Mentions: To examine further whether the paranodal abnormalities observed in mal-deficient mice result from the inability of these fibers to establish normal axoglial contacts during development or are the result of later disassembly of the paranodal junction, we compared the distribution of paranodal components between WT and KO mice at different postnatal ages. Immunohistochemical analysis of mice at P16 revealed that in the cerebellum, myelinated fibers expressed proteolipid protein (PLP) as well as MAL (Fig. 7, B and F). In contrast, in the corpus callosum, myelinated fibers expressed PLP (Fig. 7 A, arrows), but do not yet MAL (Fig. 7 E). Immunofluorescence analysis of Caspr showed paranodal clustering in the corpus callosum of P16 WT as well as in KO animals (Fig. 7, I and K; top), suggesting that during development Caspr clustering occurred normally in the KO. In contrast, at this age, myelination and node formation in the cerebellum was more advanced, as indicated by the higher number of NaCh and Caspr clusters (Fig. 7 N). However, in the cerebellum of P16 KO mice, Caspr was already dispersed and the immunofluorescence signal was weaker (Fig. 7 K, bottom) than in age-matched WT mice (Fig. 7 I). Quantification of Caspr clusters showed a reduction in the cerebellum of P16 KO mice, whereas in the corpus callosum no difference between WT and KO could be detected (Fig. 7 N). At P23, beside PLP, MAL was also expressed in the corpus callosum (Fig. 7, C and G, respectively) and cerebellum (Fig. 7, D and H), and a reduced number of Caspr as well as NF155 clusters was observed in both brain regions (Fig. 7 O). At this age, a dispersed Caspr immunofluorescence was also apparent in paranodes of the corpus callosum of KO mice (Fig. 7 M).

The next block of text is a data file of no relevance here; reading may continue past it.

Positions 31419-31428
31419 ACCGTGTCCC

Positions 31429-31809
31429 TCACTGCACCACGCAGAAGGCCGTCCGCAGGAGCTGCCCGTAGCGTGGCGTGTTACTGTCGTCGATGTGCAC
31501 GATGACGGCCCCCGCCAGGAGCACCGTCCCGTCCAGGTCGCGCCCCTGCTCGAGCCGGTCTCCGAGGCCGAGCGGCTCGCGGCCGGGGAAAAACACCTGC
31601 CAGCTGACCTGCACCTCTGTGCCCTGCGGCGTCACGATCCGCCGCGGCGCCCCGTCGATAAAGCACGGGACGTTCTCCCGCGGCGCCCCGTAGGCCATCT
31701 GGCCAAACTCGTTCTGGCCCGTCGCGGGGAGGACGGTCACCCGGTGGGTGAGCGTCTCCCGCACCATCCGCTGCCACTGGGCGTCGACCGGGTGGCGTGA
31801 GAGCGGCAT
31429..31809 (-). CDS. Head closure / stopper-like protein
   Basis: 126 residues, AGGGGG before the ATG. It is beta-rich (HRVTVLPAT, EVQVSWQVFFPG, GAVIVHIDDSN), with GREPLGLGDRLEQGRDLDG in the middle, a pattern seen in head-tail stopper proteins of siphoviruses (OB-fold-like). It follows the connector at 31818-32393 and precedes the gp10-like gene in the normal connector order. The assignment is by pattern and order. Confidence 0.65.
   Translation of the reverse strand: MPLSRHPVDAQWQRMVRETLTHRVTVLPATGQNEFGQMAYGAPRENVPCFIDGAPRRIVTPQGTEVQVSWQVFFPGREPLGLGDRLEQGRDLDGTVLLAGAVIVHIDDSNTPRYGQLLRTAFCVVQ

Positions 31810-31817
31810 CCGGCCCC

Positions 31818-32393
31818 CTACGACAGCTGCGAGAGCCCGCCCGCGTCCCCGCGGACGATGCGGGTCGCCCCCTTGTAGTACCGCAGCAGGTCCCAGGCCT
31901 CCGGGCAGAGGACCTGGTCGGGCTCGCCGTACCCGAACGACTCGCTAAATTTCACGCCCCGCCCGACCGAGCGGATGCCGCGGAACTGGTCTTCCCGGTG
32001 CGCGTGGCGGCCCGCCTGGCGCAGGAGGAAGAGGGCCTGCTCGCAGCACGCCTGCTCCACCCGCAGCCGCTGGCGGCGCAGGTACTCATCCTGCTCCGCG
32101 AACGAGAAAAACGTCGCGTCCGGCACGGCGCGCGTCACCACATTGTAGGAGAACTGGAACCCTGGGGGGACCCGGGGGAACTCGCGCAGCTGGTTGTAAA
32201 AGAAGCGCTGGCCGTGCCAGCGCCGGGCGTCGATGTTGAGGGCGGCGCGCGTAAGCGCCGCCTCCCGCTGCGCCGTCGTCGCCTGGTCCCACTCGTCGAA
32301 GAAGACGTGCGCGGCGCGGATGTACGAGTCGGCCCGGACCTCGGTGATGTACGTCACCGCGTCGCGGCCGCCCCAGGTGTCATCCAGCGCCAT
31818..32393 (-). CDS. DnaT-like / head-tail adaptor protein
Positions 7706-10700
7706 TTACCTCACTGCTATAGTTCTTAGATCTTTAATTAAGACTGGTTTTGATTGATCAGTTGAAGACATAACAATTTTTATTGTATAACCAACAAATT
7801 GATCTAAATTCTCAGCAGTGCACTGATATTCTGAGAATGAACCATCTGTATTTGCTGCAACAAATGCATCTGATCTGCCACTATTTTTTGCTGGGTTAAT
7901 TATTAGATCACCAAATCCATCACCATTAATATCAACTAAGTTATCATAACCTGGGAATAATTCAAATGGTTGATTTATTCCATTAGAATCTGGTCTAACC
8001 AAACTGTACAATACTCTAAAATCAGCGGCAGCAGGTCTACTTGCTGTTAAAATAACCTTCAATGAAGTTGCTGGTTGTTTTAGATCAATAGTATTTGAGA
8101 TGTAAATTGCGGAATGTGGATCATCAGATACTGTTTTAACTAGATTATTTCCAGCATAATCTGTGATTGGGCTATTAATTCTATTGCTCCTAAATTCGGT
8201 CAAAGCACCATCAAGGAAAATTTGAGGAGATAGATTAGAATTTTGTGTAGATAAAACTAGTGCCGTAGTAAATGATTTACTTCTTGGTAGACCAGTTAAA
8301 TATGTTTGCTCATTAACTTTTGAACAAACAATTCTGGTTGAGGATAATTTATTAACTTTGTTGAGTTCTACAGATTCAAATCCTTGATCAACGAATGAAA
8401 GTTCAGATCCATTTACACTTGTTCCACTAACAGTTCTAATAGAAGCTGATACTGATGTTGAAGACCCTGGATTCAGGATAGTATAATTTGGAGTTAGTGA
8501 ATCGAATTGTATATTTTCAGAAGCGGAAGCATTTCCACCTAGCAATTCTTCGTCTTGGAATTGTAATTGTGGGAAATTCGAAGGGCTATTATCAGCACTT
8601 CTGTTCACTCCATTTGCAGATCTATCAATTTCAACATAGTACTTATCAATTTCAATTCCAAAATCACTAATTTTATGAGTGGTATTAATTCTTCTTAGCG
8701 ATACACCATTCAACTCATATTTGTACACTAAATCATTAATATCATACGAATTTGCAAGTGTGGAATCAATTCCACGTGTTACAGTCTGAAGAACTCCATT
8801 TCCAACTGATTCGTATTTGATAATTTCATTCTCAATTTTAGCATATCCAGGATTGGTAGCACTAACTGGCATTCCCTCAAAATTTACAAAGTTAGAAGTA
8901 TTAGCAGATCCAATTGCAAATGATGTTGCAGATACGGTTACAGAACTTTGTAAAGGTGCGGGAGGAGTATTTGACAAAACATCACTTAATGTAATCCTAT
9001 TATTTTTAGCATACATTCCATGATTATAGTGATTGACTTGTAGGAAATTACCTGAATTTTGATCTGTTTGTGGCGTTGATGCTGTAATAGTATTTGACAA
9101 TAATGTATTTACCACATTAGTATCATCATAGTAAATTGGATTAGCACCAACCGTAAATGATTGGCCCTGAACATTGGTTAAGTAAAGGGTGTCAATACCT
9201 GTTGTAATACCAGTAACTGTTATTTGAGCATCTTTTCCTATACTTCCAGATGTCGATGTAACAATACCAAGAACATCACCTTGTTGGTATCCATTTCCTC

Bottom Line: These structural changes were accompanied by a marked reduction of contactin-associated protein/paranodin, neurofascin 155 (NF155), and the potassium channel Kv1.2, whereas nodal clusters of sodium channels were unaltered.Biochemical analysis revealed reduced myelin-associated glycoprotein, myelin basic protein, and NF155 protein levels in myelin and myelin-derived rafts.Our results demonstrate a critical role for MAL in the maintenance of central nervous system paranodes, likely by controlling the trafficking and/or sorting of NF155 and other membrane components in oligodendrocytes.

View Article: PubMed Central - PubMed

Affiliation: Neurobiology, Department of Research, University Hospital Basel, 4056 Basel, Switzerland. Nicole.Schaeren-Wiemers@unibas.ch

ABSTRACT
The myelin and lymphocyte protein (MAL) is a tetraspan raft-associated proteolipid predominantly expressed by oligodendrocytes and Schwann cells. We show that genetic ablation of mal resulted in cytoplasmic inclusions within compact myelin, paranodal loops that are everted away from the axon, and disorganized transverse bands at the paranode--axon interface in the adult central nervous system. These structural changes were accompanied by a marked reduction of contactin-associated protein/paranodin, neurofascin 155 (NF155), and the potassium channel Kv1.2, whereas nodal clusters of sodium channels were unaltered. Initial formation of paranodal regions appeared normal, but abnormalities became detectable when MAL started to be expressed. Biochemical analysis revealed reduced myelin-associated glycoprotein, myelin basic protein, and NF155 protein levels in myelin and myelin-derived rafts. Our results demonstrate a critical role for MAL in the maintenance of central nervous system paranodes, likely by controlling the trafficking and/or sorting of NF155 and other membrane components in oligodendrocytes.

Show MeSH
Related in: MedlinePlus